Agriculture is one of the most inefficient industries on the planet. Current industrial farming methods demand unsustainable amounts of water, fertilizer, and land. This demand will only intensify as our global population climbs towards 10 billion by 2050. To sustainably feed our world, we need a second agricultural revolution.
It’s no surprise to find synthetic biology leading this revolution. To disrupt and transform old industries, we need to work with nature, not against it. That’s the philosophy behind Inari, one of the newest companies reimagining the agricultural space. Inari is leveraging the gene-editing technology CRISPR to build the world’s first Seed Foundry™. We spoke with Ponsi Trivisvavet, CEO and director of Inari, about the company’s process and vision for the future of agriculture.
Before Inari, Trivisvavet was the president of Syngenta Seeds, North America. When she entered the startup world, she was searching for an answer to the unsustainability of our current food system. “It’s not only about feeding the world, but also, how do we actually feed the world in a more responsible way?” says Trivisvavet. So, when she first encountered Inari, Trivisvavet says she was “stunned” by the potential of its technology. “This is what I was searching for—[a way] to address the challenge of feeding the population, but even more importantly, to address the whole climate challenge.”
The seed market, by its old definition of “strictly seeds”, is worth $55 billion. But that’s not how Inari sees it. The company views the market as not only seeds, but also resources like water and fertilizer. According to Trivisvavet, that market is worth over five times more: nearly $300 billion. And since its business is geared towards bringing down resource costs, Inari occupies valuable niches in both the seed and resource market spaces.
Trivisvavet breaks Inari’s technologies into two categories. One is machine learning, which Trivisvavet calls predictive design. “This technology allows us to understand the interconnectivity between genes, the pathway of how the genes interact with one another,” explains Trivisvavet. The second part of the company’s core technology is its gene-editing toolbox. Composed of CRISPR-based tools, this platform enables Inari to express the most useful phenotypes or characteristics of a given crop. The unexplored potential of crop gene expression points to limitless possibilities. “When we count the number of genomes, plants are much more complex than humans,” says Trivisvavet.
The genomic diversity of plants is central to Inari’s mission. In order to produce crops optimized for a wide range of climates, altitudes, and soils, the company needs a catalog with as many options as possible. “We use diverse tools that are true to nature in order to bring biodiversity back into crops, and this allows crops to actually have better productivity,” says Trivisvavet. Certain crop phenotypes require less water or utilize fertilizer more efficiently. Reintroducing these crop varieties back into the field can reduce cost burdens on farmers and dramatically improve soil health.
Once Inari’s seeds are perfected, they are sold as parent seeds to independent seed companies, who then deliver the seeds to farmers. The choice to work with independent seed companies is deliberate: unlike larger seed distributors, independent companies are more in tune with farmers’ needs. These include increasing yield at harvest, of course, but Trivisvavet says that moving away from pesticides and chemical fertilizers is also a top concern. “That’s something I really appreciate about the view of the farmers [we work with],” says Trivisvavet. “They care about preserving soil health, preserving the farm’s health. They are visionary. All the farmers are looking not only at the short term but the long term as well.”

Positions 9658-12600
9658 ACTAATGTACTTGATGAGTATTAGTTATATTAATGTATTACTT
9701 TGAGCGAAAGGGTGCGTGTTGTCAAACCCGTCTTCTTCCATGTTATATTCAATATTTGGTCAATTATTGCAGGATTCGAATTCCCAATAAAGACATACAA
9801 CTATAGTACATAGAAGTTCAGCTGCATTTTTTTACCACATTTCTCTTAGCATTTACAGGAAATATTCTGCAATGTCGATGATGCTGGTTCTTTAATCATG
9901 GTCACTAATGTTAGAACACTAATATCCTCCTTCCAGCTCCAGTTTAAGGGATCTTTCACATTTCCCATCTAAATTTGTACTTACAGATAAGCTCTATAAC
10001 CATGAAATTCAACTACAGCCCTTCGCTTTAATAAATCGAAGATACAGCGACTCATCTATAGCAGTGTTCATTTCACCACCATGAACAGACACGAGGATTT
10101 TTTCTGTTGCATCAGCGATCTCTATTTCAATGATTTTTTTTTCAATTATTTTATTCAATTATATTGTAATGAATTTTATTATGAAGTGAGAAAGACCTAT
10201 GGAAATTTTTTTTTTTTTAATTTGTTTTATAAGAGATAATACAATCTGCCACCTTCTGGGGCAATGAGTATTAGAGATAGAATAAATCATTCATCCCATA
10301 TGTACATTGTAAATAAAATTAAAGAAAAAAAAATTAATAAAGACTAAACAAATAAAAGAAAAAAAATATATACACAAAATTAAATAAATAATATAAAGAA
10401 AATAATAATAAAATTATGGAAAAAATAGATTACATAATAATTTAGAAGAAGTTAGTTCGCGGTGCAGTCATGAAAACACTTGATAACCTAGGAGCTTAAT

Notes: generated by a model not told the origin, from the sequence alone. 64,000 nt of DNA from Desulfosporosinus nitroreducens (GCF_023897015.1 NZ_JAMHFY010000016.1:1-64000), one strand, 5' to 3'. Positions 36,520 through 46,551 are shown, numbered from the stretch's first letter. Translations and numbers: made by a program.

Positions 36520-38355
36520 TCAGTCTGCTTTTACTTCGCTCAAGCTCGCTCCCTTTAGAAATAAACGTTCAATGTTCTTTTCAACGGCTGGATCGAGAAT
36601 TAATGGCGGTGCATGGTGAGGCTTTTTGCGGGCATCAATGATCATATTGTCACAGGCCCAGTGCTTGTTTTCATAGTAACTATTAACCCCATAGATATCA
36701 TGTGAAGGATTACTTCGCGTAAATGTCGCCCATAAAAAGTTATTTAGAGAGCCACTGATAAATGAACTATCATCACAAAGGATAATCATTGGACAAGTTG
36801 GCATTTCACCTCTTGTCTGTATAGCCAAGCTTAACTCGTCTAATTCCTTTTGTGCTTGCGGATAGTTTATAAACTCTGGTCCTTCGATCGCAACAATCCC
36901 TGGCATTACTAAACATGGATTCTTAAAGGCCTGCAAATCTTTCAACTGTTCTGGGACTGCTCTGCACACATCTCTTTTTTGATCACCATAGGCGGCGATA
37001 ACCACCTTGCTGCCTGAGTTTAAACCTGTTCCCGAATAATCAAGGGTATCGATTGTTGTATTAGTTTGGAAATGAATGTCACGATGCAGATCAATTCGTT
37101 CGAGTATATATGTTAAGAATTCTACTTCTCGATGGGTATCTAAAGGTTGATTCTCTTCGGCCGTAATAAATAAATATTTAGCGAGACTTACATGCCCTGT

Inari is tackling problems so complex that the company must stay five steps ahead at every stage of its design process. This may seem like a tall order for a young startup, but Inari’s founders have the guidance of synthetic biology giants like George Church and Jennifer Doudna, co-discoverer of CRISPR itself and co-winner of the 2020 Nobel Prize in Chemistry. Church joined the company as a scientific co-founder in 2016, while Doudna sits on the scientific strategy board. Trivisvavet is grateful for the close involvement of such biotech stalwarts.
Currently, Inari is developing and testing its proprietary seeds in greenhouses. The company is focused on three of the biggest staple crops in the world: corn, soy, and wheat. The unsustainable practices used to grow these crops presents a huge opportunity for Inari’s technology. If the company can successfully disrupt the staple crop industry at the seed level, it can introduce the kind of revolutionary global change that Trivisvavet is looking for.
In the face of the tremendous upheaval of 2020, Trivisvavet believes that Inari’s work is more critical than ever. Agriculture has seen little innovation over the last five years. This slow pace will not deliver the major changes needed to address global nutrition and combat climate change. “The system is breaking. You see it every day,” says Trivisvavet. “If [we don’t act] now, when are we going to do it? We just don’t have the luxury to wait anymore.”
We have run out of time to question “if.” The only question that matters now is “how?” How are we going to tackle problems as big as the impending global food shortage and the climate crisis? These challenges may seem overwhelming. But every crisis can be broken down into a series of steps that lead to a solution. For Inari, the first step starts with a single seed.
Subscribe to my weekly synthetic biology newsletter. Thank you to Fiona Rose Mischel for additional research and reporting in this article. I’m the founder of SynBioBeta and the SynBioBeta Global Synthetic Biology Summit.